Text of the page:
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"Quick fixes before selling always pay off. Mammoth makeovers, not so much.
You probably won't get your money back if you do a huge improvement project before you
put your house on the market. Instead, do updates that will pay off and get you top dollar."
~ Pointer #5 for selling your house, from the HGTV website

(Continued from the previous page.)


Once we made the decision to list our house for sale this spring and came up with a long, tentative list of things to do to make it more appealing to buyers, we had to narrow the list to the most practical projects -- things that would be cost-effective and allow us to get it on the market in mid-April, a pretty and popular time for new listings to appear in our area of southwestern Virginia.

Our timing to leave our rather warm snow-bird location in southern Georgia and return to the house was good for completing all the work we needed to do to get it on the market when we wanted but it was definitely still *winter* in the Roanoke Valley when we got back on February 19:

Snow in our yard our first day back; this is the kind of weather we try to avoid.  (2-19-14)

The area had recently received near-record amounts of snow -- a foot in our neighborhood, two feet in Roanoke -- and enough of it was still on the ground when we got back that we couldn't maneuver the camper into our driveway or back yard. We knew the conditions before we got back so we arranged to store it a few miles away. We've always parked it at the house when we've been there between trips, so this was a first for us.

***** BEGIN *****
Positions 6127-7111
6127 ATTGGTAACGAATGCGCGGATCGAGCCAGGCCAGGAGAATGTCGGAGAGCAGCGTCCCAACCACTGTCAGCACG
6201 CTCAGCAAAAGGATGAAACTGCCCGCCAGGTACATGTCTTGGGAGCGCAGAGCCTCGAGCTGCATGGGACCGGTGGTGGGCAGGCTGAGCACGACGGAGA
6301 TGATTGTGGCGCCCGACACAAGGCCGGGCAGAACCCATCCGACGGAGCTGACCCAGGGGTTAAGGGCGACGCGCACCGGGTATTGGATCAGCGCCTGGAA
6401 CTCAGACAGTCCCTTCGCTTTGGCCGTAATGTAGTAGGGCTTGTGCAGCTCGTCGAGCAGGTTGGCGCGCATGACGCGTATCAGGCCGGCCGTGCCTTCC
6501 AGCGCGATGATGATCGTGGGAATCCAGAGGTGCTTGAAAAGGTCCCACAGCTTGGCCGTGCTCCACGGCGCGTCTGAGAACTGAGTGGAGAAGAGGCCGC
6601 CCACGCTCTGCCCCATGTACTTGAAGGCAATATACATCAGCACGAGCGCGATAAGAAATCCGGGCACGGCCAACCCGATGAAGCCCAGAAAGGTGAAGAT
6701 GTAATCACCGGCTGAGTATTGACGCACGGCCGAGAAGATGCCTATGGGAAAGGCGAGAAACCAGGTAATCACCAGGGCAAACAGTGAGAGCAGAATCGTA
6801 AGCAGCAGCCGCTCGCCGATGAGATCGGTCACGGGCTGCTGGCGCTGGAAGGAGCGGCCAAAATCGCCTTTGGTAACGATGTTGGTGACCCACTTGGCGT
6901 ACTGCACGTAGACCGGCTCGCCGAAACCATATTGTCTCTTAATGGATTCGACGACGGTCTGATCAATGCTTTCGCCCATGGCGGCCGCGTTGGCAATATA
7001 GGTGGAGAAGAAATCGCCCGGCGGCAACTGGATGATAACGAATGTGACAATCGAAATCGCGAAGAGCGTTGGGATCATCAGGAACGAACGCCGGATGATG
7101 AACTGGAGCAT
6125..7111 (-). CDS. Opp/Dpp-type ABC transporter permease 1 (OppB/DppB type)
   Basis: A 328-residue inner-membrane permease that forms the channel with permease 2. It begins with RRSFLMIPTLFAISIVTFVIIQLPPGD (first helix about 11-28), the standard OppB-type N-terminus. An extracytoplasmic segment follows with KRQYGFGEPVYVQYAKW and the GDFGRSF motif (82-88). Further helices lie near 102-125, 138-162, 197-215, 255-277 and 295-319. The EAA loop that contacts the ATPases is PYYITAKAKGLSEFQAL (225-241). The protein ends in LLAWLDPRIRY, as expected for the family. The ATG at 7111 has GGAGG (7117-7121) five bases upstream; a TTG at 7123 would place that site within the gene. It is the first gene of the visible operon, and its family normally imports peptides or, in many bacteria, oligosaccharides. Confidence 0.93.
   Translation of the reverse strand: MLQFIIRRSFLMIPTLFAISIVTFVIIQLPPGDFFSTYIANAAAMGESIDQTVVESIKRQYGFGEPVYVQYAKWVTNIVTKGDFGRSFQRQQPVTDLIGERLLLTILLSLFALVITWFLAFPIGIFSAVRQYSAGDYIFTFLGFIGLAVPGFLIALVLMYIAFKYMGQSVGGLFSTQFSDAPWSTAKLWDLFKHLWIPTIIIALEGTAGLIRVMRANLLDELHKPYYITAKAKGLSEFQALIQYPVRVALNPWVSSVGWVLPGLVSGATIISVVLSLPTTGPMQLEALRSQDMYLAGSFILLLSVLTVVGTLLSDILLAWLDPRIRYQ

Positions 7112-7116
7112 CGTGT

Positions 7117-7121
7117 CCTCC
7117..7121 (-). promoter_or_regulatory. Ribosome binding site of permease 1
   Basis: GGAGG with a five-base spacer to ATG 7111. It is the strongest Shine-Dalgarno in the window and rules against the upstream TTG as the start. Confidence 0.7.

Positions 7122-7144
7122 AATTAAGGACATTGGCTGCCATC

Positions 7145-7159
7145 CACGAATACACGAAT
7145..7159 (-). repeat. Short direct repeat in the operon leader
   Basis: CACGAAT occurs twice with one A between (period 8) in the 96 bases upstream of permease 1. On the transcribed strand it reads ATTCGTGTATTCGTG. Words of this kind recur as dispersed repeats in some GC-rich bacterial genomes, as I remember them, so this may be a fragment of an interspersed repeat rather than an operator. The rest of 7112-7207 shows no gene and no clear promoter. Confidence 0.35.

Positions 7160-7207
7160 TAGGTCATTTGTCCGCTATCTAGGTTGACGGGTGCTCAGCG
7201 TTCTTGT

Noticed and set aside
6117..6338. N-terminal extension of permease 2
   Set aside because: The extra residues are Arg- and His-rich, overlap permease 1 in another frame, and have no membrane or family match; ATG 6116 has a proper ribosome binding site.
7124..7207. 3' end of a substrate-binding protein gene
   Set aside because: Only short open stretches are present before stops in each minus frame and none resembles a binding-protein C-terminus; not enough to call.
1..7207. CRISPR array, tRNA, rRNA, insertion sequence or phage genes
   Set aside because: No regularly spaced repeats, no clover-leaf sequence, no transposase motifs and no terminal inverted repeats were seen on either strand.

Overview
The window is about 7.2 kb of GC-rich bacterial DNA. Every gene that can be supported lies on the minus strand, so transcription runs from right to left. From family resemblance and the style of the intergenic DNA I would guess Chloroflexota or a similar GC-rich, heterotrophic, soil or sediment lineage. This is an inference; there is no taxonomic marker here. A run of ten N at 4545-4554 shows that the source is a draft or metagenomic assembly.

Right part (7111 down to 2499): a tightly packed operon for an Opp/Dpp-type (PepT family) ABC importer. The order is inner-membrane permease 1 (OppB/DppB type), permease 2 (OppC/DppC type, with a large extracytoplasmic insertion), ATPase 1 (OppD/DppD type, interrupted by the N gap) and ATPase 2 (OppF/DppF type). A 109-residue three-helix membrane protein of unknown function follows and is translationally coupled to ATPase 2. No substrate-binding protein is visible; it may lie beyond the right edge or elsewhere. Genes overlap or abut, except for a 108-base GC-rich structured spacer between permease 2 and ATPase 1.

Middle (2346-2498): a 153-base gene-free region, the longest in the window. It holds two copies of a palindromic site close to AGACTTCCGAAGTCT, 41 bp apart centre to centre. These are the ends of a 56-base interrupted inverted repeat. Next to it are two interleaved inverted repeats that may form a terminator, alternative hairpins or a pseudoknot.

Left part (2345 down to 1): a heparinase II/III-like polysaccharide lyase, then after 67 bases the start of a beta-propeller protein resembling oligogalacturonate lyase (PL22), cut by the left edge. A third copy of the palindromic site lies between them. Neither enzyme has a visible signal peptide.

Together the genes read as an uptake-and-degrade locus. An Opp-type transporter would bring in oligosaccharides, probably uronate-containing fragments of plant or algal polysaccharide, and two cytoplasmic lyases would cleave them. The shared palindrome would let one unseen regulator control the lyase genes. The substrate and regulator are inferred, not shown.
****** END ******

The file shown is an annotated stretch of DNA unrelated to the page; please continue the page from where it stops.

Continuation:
We dropped the Cameo off at the storage place, then drove the truck to the house. It took several days to get everything we wanted with us out of the camper and into the house.

Another disadvantage of not having it near the house was not being able to use the solar panels to help power things in the house as we've done previously. That always saves us a little money on electricity.

After the snow melted it was easiest to just leave the camper in storage until a few days before we closed on the house. It was close enough to be convenient to clean it and do some maintenance on it, and not having it in our yard made the property look better for showing to prospective buyers. Once we were 99% sure of closing, we brought the camper back to the house for final maintenance and packing.

Another view of our yard on 2-19-14

Although we'd refined our long list of Things to Do to Make the House More Marketable, our ideas were bigger than what we wanted to spend. And despite all the hours we'd watched relevant HGTV shows about buying and selling homes in today's market, we didn't know what would be most appropriate for our area.

That's where those seven local real estate agents and brokers came in -- literally. Two had seen our house previously but it'd been a year or more since they'd been there. The others were new to us.

We explained what we wanted and made appointments with each of the agents to come out to the house and go through every room with us. Not only would this help us narrow our choice of a new agent to hire (unfortunately, the one we worked with last year -- and loved -- had moved out of state), we also wanted to pick each person's brain re: what improvements would be most effective in getting top dollar for our home.